Nevertheless, in these Gothic sequences, filmed in Vietnam, there's often a kind of cinematic magic (even more crane shots!) that eluded the film's earlier sections. Peter Pau one-ups his own and John Woo's epiphany-in-a-cathedral scene (from The Killer) with even more candles and doves. We watch a stunningly beautiful shot of Chan and Kaneshiro, silhouetted against a galaxy of candles: there is something ineffably spiritual and emotional about this shot: a shimmering romantic haze that takes the film farther in a direction that the screenplay, on its own, can't seem to reach.
One other cinematography note: Pau's way of shooting Kelly Chan in close-up -- her stunningly luminous face can just leap out of the screen, straight to your heart -- hints at what she might be able to do if she concentrated on a screen career (she's primarily a pop-star singer / youth idol). Kaneshiro gives another of his now-standard soulful loner performances -- time to exercise some diversified role selection, before it's too late. Aaron Kwok kind of coasts through the film, working lightly against his star persona.
Anna Magdalena, then, is one of this year's most ambitious films, if not its most consistently realized. UFO films have consistently taken on the very difficult task of creating contemporary urban myths: The Age of Miracles, He Ain't Heavy, He's My Father, Lost and Found, the "Ripe Banana Time" series [Ji de ... xiang jiao cheng: 1, 2, 3] and in a darker vein, Heaven Can't Wait, have all poised themselves somewhere between urban realism and a kind of East Asian magic-realism: skirting the edge of romance and fantasy. Anna Magdalena misses that edge, with its overly enthusiastic embrace of the magical. And with its parts out of harmony, it misses the top rung of UFO's oeuvre.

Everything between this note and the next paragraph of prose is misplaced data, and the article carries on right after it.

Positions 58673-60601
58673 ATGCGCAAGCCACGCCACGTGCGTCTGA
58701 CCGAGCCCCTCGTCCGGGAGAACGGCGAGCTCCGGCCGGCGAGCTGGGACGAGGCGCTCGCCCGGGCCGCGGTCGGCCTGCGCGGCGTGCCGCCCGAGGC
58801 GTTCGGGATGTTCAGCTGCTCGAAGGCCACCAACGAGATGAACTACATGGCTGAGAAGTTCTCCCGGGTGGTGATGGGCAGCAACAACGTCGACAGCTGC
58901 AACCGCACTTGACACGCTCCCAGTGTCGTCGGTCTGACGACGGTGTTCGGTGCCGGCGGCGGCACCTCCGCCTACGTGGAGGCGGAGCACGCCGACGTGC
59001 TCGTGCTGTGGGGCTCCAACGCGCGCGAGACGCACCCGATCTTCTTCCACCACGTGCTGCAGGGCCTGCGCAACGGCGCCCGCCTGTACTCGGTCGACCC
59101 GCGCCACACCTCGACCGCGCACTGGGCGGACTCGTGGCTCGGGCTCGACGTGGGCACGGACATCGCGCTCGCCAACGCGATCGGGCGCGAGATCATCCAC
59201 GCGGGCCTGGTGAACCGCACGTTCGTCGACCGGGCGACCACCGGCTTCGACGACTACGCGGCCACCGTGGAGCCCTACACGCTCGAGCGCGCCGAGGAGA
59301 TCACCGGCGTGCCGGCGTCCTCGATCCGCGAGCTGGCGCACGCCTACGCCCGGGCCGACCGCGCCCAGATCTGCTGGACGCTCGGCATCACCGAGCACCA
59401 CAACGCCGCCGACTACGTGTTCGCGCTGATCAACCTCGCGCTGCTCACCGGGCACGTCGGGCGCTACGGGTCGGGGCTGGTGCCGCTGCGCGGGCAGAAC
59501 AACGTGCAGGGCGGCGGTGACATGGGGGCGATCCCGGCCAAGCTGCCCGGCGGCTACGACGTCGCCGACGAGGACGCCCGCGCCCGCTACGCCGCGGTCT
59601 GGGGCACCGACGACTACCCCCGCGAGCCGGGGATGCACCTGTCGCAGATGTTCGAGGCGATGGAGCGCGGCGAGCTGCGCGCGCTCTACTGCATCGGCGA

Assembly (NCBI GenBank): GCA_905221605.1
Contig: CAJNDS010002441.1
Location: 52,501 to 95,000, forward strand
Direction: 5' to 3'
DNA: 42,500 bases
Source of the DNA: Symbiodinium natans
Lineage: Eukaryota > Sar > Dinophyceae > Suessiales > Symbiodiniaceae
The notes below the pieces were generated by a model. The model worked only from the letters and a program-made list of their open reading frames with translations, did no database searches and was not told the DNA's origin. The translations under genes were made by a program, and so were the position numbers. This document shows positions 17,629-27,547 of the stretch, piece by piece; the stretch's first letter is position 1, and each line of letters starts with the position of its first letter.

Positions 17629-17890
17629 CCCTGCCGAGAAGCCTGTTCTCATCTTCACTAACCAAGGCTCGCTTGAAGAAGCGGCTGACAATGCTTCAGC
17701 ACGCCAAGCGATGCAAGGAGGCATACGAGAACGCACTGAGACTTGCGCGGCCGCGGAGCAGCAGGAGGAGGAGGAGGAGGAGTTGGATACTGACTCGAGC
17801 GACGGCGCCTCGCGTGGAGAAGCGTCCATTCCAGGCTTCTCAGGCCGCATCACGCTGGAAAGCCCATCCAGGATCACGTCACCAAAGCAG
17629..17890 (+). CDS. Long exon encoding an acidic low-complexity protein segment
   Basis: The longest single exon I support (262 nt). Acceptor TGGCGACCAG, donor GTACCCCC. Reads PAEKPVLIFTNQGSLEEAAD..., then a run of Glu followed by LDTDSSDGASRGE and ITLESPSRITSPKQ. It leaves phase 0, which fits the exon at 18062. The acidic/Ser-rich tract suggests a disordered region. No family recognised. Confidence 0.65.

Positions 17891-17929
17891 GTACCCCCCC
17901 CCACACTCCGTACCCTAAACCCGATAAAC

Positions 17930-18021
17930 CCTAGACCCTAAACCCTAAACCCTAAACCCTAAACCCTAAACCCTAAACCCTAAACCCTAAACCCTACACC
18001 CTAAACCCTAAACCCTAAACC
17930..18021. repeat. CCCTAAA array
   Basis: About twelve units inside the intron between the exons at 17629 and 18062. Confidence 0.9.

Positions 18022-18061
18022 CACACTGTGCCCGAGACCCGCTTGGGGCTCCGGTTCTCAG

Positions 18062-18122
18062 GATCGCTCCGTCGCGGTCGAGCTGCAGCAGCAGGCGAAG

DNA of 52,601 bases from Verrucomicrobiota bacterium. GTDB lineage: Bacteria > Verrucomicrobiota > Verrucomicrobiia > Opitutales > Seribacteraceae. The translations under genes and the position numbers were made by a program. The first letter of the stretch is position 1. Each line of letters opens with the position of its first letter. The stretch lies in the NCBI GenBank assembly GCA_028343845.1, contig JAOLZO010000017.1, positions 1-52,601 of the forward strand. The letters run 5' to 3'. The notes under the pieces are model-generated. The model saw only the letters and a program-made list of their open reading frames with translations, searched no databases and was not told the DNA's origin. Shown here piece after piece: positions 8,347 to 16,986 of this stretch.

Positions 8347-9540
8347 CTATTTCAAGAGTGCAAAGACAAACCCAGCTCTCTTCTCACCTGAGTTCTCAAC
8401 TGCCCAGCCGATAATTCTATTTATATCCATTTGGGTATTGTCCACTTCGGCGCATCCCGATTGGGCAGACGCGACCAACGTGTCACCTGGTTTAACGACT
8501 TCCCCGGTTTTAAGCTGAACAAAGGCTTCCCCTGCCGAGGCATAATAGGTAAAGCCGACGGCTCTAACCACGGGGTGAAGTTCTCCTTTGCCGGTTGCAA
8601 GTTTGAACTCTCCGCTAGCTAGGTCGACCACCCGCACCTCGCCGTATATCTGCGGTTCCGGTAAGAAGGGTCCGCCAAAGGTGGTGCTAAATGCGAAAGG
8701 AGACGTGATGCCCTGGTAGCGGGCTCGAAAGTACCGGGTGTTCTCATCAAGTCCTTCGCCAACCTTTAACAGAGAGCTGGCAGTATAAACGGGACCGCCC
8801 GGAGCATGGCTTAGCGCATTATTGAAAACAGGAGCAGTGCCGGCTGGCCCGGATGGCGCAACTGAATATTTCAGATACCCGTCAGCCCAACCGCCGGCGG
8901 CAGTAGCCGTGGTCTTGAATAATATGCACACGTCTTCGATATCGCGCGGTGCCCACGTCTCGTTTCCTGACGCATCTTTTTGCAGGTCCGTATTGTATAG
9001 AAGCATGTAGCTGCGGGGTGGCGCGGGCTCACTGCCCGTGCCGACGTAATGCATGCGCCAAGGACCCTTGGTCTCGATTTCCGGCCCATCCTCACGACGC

Their strength, and their weakness at the same time, is that they believe that this task is possible without any radical breaks with the past. This is what separates them from filmmakers otherwise as varied as Wong Kar-wai, Wai Ka-fai, and now Fruit Chan, who respond to what they feel to be a irreconcilable rupture in Hong Kong's history with a radical new film art. One has to applaud UFO for their consistent dedication to what I think is a virtually impossible task, one doomed to failure because it's based on a false premise. Nevertheless, if the company has actually disbanded, Chinese cinema will miss their intelligence, professionalism, respect for their audience, love for their craft, and humane vision of what filmmaking can try to accomplish.
email the website editor
all content © 1996-2002 Shelly Kraicer